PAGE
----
Gerald stood at the window of 36 Primrose Avenue looking up at the tree outside, admiring the blaze of late autumn colour. He deliberately looked up and not down at the foot of the tree. Twenty-five years he had been looking out at the majesty of the trees which lined this quiet avenue where he and his wife lived.
He knew he had to look down just to see if they were still there. He knew they would be. They were. An agitation stirred within him.
Little Sophie Jackson had died in late July on a hot day. A car had met the 5 year old on her bike outside Gerald’s house. Now there was just the unending floral tributes which sat at the bottom of his favourite tree.
‘I blame Princess Diana’ Gerald said to his wife, ‘all this flower nonsense has got out of hand. It’s morbid, I cant deal with it’
‘Gerald you must calm down, let the family grieve’ but Jill knew he could not let it drop.
‘I am going to write her a letter’
Jill sighed. The length of their marriage felt all of its 38 years.
2 days later
Gerald answered a very loud knock on the door.
‘How dare you, you nasty little man’ Gerald looked at the short dumpy and rather angry young woman who was shaking on his doorstep. It was Sophie’s mother.
‘Calm down Mrs Jackson’
‘Don’t you tell me to calm down. My little girl, my precious little girl, how could you object to people grieving. You are a monster.’ She was waving the letter in her hand, her voice was choked and her face red.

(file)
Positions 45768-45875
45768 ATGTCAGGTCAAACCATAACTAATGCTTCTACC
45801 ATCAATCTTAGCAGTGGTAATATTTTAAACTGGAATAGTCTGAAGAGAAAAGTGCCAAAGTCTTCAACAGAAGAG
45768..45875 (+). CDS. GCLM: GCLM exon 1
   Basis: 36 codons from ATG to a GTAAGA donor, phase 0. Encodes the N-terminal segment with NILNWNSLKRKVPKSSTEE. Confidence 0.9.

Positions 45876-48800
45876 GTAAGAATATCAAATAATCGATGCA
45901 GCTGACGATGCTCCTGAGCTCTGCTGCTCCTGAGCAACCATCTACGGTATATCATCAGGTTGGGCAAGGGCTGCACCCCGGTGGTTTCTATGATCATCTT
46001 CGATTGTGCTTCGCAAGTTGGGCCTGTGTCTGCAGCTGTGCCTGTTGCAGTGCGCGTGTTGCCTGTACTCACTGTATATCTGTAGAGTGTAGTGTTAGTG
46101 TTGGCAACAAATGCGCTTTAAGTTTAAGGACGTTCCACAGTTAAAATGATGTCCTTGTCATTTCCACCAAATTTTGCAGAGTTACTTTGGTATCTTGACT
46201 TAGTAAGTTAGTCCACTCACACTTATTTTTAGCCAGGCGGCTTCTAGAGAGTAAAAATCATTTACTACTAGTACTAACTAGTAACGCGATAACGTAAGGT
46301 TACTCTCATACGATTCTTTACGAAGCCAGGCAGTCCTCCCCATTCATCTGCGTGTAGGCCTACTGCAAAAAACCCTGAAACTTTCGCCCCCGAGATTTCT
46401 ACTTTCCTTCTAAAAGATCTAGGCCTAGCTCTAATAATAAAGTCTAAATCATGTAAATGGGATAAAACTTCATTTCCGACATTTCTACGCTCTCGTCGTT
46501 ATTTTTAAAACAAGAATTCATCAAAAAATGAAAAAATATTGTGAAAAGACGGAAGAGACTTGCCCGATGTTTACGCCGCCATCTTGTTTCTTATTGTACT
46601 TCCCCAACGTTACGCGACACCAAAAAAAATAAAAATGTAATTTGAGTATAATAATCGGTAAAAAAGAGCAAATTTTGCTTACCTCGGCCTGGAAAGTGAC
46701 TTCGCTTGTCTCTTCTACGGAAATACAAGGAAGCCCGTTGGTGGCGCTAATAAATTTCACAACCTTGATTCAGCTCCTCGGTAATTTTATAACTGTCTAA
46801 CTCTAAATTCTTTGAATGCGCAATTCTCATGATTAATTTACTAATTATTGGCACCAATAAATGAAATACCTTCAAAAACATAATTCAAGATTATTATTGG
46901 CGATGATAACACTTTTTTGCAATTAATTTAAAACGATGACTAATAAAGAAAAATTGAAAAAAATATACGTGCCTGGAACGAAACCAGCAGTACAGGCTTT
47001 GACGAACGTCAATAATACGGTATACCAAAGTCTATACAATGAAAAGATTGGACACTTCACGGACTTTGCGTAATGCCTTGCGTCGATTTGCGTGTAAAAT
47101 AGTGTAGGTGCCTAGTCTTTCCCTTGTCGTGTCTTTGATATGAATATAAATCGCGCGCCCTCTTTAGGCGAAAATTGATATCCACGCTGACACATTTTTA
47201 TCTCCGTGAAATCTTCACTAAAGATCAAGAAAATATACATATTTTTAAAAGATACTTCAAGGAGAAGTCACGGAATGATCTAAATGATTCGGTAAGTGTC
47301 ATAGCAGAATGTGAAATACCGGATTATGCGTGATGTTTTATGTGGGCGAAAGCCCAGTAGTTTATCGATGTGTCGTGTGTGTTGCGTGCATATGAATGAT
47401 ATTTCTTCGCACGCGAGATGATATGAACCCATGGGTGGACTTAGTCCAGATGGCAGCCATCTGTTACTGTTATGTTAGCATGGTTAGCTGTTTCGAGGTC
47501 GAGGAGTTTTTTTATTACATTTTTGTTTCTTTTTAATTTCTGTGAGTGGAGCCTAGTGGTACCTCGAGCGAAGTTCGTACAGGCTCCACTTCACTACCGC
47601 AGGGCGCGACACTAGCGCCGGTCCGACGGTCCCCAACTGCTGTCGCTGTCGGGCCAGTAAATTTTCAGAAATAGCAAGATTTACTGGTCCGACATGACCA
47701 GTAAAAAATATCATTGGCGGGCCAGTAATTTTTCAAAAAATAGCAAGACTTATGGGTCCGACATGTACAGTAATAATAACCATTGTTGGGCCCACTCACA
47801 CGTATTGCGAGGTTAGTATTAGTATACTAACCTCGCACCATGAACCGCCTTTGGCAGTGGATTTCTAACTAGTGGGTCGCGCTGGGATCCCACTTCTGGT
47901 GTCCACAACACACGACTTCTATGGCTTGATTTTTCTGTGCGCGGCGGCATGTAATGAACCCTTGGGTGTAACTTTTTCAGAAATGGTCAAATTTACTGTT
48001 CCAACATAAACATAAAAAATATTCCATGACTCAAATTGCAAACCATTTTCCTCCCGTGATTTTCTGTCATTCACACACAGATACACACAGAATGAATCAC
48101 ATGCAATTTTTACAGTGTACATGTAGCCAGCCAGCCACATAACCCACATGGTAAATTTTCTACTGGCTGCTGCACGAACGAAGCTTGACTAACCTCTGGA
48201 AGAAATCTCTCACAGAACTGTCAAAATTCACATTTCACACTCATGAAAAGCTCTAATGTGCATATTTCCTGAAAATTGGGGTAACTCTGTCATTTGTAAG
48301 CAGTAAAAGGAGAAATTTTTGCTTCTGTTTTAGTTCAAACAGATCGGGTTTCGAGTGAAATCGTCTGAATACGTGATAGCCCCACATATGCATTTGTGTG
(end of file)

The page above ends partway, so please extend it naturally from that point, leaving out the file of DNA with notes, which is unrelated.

Gerald felt a pang, of guilt or maybe relief.
‘Please, come in and let’s talk about it’ he opened the door wider.
She suddenly looked smaller and defeated almost.
‘Please, I am sorry’ Gerald offered a weak smile.
He went to make a cup of tea.
She had been crying when he came back ‘I don’t understand why the flowers have upset you so much, are you worried about the value of your house? For goodness sake my poor little girl’ she was becoming agitated again.
‘I want to explain but it’s difficult’ Could he tell her?
‘It is only three months it is still so raw for me’
‘How could you possibly know?’
Gerald looked at her and spoke softly ‘I really do know.’
A calm descended and there was an awkward silence.
‘You have a lovely house Mr Wilson, have you lived here long?’
’35 years and it’s Gerald please. You are Rachel, aren’t you?’
‘Do you mind if I sit next to you?’
‘No, of course’ she smiled.
‘This is hard for me Rachel and I really can’t explain my feelings about the flowers maybe I was jealous. I have always treasured the trees on this road’
‘I know’ he interrupted ‘but you see I suffered a loss like you, 20 years ago’
‘Oh, I see’ she hesitated ‘Was it on the road?’
‘No. I came home from work one day and sat looking out of that window just relaxing and I just wish I hadn’t’ he voice wavered
She waited for him to carry on.
‘You see I just sat here and waited for my wife and I will always regret it. She came home and went out the back to get the washing in and found our son hanging in the garden shed’ he struggled to hold it in.
Rachel bit her lip and held out her hand. ‘I guess it was too late’
‘Yes, he had taken his own life, he was 15. We have never worked out why’
‘I am so sorry’ she squeezed his hand ‘I will stop laying the flowers’
‘No, please don’t’ he took her hand ‘but maybe we could plant a tree for your Sophie’. They embraced